Sunday, August 8, 2004
Pat Dieckhaus is proof that the low-carbohydrate, high-protein Atkins Diet can help not only those who are trying to lose substantial amounts of weight, but also people wishing to head off the risk of developing adult-onset diabetes.
A year after adopting the Atkins Diet, under the supervision of Lawrence family practice physician Mary Vernon, her blood sugar level has plunged from 370 -- more than three times what it should be -- to 120.
Not only that, but Dieckhaus, who lives in southwest Douglas County, has lost 20 pounds, 5 1/2 inches around her waist and three dress sizes.
"A few people say, 'Wow, you've lost some weight.' But they don't realize that my blood sugar has gone from almost-death levels to nearly normal," Dieckhaus said.
Hers is such a success story that Vernon, on staff at the Lawrence Family Practice Center, 4951 W. 18th St., has included it as a case profile in her new book, "Atkins Diabetes Revolution: The Groundbreaking Approach to Preventing and Controlling Type 2 Diabetes" (Morrow, August 2004).
Dieckhaus is among several Lawrence-area patients of Vernon's whose clinical improvement, thanks to the Atkins Diet, are profiled in her book. Some, like Dieckhaus, are assigned pseudonymns -- Dieckhaus is identified only as "Pia S." -- while the names of others are revealed.
Dieckhaus, 49 and a rural mail carrier, has been a patient of Vernon's for the past 20 years. But she only went on the Atkins Diet about a year ago, after a routine health checkup for insurance purposes revealed a dangerously high level of blood sugar.
She said she was thrilled to have been included in the book.
"Everybody should know how great Mary is and how dedicated she is to the blood sugar program. High blood sugar is dangerous, and people should take control of their lives," Dieckhaus said.
Potentially millions of Americans are soon going to learn about the work Vernon has done to help her Lawrence-area patients conquer obesity and diabetic conditions.
"Atkins Diabetes Revolution" is attracting national attention. USA Today carried a story about the newly launched book in its Monday edition, and Vernon spent the past week in New York City doing media interviews by satellite with TV stations across the country.
The book is co-written by Vernon and Jacqueline A. Eberstein, a registered nurse who worked with the late Dr. Robert C. Atkins for many years. Its ideas are based on the medical practice of Atkins, though it draws upon years of clinical experience from Vernon and Eberstein.
Vernon is vice president of the American Society of Bariatric Physicians. A nationally known expert in the controlled-carbohydrate approach to the treatment of disease, Vernon is one of only three doctors across the country who serve on the Atkins Physicians Council. The council provides expertise and guidance for the educational information products and programs undertaken by Atkins Nutritionals Inc.
Bariatric medicine is the medically supervised treatment of obesity and its associated conditions.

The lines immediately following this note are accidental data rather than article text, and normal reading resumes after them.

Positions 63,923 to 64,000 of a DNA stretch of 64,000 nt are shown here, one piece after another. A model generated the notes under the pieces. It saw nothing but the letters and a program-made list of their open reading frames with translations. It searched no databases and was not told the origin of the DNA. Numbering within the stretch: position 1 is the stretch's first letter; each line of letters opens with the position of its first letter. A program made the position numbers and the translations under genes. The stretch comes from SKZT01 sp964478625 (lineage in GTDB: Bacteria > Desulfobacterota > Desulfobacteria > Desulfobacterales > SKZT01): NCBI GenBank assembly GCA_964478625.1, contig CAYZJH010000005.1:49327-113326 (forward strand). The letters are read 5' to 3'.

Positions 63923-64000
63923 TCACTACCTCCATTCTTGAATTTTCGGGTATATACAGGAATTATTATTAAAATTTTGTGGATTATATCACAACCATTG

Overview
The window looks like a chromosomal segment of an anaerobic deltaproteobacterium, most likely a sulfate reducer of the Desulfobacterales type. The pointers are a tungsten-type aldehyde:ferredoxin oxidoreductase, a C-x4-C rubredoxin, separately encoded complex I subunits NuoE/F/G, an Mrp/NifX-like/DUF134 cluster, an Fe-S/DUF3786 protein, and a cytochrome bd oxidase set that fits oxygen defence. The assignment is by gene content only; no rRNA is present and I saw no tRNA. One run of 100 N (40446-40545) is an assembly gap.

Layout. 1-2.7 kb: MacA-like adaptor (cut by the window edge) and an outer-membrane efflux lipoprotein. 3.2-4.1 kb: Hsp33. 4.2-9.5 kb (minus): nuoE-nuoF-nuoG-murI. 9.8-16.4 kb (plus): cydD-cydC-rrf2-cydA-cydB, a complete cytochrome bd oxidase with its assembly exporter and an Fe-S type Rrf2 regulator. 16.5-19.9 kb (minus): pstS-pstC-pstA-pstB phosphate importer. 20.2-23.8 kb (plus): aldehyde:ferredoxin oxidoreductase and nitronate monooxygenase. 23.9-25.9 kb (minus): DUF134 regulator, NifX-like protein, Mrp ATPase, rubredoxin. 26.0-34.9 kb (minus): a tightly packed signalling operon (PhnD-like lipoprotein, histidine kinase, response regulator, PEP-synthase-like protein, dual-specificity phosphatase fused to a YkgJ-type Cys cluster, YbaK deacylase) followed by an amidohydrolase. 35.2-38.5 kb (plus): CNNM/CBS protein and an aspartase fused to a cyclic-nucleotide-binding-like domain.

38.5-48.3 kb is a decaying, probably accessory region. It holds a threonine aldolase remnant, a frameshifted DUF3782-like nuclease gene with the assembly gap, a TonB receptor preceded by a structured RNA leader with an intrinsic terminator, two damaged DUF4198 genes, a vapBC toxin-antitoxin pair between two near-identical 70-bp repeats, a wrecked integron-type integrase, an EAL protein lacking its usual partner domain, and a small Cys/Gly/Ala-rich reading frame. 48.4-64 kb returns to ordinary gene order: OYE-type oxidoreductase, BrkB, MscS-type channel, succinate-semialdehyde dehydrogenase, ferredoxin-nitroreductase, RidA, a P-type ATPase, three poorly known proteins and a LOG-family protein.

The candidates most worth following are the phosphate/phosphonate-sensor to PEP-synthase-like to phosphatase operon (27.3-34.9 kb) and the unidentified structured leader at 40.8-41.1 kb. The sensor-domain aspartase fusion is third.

Vernon explained the essence of the book's approach in a Wednesday telephone interview from New York City, headquarters of Atkins Nutritionals.
"It's about how to control your blood sugar and metabolism using the Atkins approach, helping people to understand if they have pre-diabetes or metabolic syndrome (a potentially dangerous condition associated with obesity)," Vernon said.
"Dr. Atkins' whole push was that this (developing Type 2 diabetes) doesn't have to happen. You can intervene in this process, simply by controlling what you put on your plate. You can avoid the development of those problems."
Vernon said that in her clinical experience, patients who adopt the Atkins approach toward eating are able to drop their blood sugar levels substantially. Many of her patients who were previously taking medication for diabetes have been able to discontinue it.
She said she sees enormous promise in the capacity of the Atkins Diet to help millions of Americans who are pre-diabetic or have Type 2 diabetes. That's why she wrote this book.
"I hope to continue to share my interest and experience," said Vernon, who has practiced medicine in Lawrence since 1980. "I hope to be actively engaged in metabolism control and weight-loss strategies. I really am interested in helping America not be the nation in which two-thirds of the people are overweight or obese."
Physicians like Vernon are facing a tremendous battle against diabetes in America.
According to "Atkins Diabetes Revolution," 13 million people in this country have been diagnosed with Type 2 diabetes; another 5.2 million don't know they have it. Each year, about 200,000 people die from complications of the disease.
The Centers for Disease Control and Prevention project that one out of every three children born in the year 2000 will develop the disease.
The good news is that Type 2 diabetes, the adult-onset form of the disease, is largely preventable.
"(Type 2 diabetes) is a huge problem. If it isn't happening to you, it's happening to a family member or someone you care about. And it doesn't need to be that way," Vernon said.
That's where "Atkins Diabetes Revolution" comes in.
"I really want to contribute to our being a nation of healthy, vigorous individuals. If this book can help people know the warning signs, talk to their doctors and get diagnosed and monitored, that's wonderful," she said.
"I enjoy the opportunity to discuss these incredible results (with her patients). This is a way to talk to people that I never would have had the opportunity to talk to without the book."